It wasn’t just Tchouameni that Real were missing at Anfield. Toni Kroos, their German midfield pass master, also didn’t start. For more than half a decade, Kroos, Modric and Casemiro were the pre-eminent midfield in world football. It’s a measure of Real’s foresight that they have transitioned even as Modric and Kroos are still around to pass on their matchless experience.


Liverpool have paid the price for not moving on. They may have revitalized their forward line in the past couple of seasons with the arrivals of Diego Jota, Luis Diaz and Darwin Nunez, but big games of football are usually decided in midfield. Liverpool haven’t signed a starter there since Thiago arrived from Bayern Munich nearly three years ago. Fabinho looks spent, Naby Keita has never been trusted in the big games, and Jordan Henderson and James Milner no longer have the legs to match it with the likes of Valverde and Camavinga.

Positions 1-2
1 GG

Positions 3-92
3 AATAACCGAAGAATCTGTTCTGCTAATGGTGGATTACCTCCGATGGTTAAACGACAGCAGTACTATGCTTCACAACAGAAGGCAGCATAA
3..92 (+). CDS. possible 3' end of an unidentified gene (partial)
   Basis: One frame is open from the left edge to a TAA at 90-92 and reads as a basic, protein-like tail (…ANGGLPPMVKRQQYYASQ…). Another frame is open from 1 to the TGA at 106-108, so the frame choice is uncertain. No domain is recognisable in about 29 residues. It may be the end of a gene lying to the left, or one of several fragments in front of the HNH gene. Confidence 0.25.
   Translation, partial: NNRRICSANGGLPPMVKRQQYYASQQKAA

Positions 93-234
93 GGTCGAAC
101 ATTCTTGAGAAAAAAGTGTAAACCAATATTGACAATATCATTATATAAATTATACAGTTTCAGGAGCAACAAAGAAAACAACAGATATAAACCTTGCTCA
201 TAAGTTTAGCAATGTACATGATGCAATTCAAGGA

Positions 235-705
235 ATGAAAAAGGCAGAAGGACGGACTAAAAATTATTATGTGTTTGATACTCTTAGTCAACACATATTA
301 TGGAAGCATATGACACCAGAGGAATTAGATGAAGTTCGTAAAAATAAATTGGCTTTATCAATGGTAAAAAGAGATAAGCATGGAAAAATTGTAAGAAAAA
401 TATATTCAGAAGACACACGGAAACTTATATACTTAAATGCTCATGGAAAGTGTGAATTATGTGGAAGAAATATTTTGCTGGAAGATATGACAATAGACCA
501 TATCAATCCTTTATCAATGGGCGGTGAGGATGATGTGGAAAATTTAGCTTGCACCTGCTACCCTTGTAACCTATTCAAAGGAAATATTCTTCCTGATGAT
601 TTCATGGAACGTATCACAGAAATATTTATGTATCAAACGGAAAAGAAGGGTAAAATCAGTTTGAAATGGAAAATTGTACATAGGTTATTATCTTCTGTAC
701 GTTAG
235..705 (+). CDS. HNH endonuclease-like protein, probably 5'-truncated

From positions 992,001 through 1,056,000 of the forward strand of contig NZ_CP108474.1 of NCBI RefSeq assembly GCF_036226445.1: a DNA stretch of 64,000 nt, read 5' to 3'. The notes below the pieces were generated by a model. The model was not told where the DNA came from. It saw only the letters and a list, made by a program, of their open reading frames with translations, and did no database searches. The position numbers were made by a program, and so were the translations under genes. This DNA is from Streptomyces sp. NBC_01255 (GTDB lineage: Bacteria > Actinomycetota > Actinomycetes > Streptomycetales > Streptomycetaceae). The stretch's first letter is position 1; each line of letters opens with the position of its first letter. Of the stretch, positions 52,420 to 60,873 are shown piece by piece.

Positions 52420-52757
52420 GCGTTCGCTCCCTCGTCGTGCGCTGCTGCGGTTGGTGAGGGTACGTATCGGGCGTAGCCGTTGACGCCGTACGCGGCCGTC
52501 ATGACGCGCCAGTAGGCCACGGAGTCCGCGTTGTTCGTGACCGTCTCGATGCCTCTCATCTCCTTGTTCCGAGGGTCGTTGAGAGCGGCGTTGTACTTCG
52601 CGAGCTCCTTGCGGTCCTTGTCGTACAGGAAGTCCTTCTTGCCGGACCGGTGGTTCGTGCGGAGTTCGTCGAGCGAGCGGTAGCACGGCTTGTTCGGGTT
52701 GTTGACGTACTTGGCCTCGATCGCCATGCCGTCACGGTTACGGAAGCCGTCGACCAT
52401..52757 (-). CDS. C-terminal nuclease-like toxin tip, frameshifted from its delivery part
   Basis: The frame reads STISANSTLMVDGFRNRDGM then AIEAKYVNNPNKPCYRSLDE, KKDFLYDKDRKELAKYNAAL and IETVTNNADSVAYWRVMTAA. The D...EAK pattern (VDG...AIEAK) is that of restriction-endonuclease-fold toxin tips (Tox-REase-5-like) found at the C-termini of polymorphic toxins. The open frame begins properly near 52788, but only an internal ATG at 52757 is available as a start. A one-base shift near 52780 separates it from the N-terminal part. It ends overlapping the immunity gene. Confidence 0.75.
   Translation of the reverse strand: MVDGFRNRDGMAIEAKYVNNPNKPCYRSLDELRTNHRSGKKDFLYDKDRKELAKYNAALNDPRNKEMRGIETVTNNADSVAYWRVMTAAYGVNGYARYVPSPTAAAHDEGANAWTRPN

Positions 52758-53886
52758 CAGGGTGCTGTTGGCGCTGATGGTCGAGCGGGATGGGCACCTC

In Paris, Liverpool could count themselves unlucky. The fact that Courtois was man of the match said as much. But there was nothing fortuitous about the manner in which Real ripped Liverpool apart in the second half at Anfield. Liverpool’s midfield has been embarrassed by the likes of Brighton, Brentford and Wolves in recent times. To expect anything different against the champions of Europe was merely wishful thinking.


The microscope will always fall on defensive mistakes. But the way Jurgen Klopp’s teams play, with the full-backs constantly providing an attacking outlet, the centre-backs need to be protected by a hard-working midfield. When those midfielders no longer have the legs to press as they used to, rebuilding is the need of the hour.


You’ll never walk alone, Liverpool’s iconic anthem, urges you to walk on through the wind and rain, through the storm. But the problem right now is that the midfield has slowed to a walk. Unless they find a couple of new faces who can run and harass the opposition in the manner of Klopp’s teams of the past, the gulf with sides like Real will only widen. Nine months is enough time to birth a new life. But as we discovered last night, it’s also long enough for a once-great team to fade into irrelevance.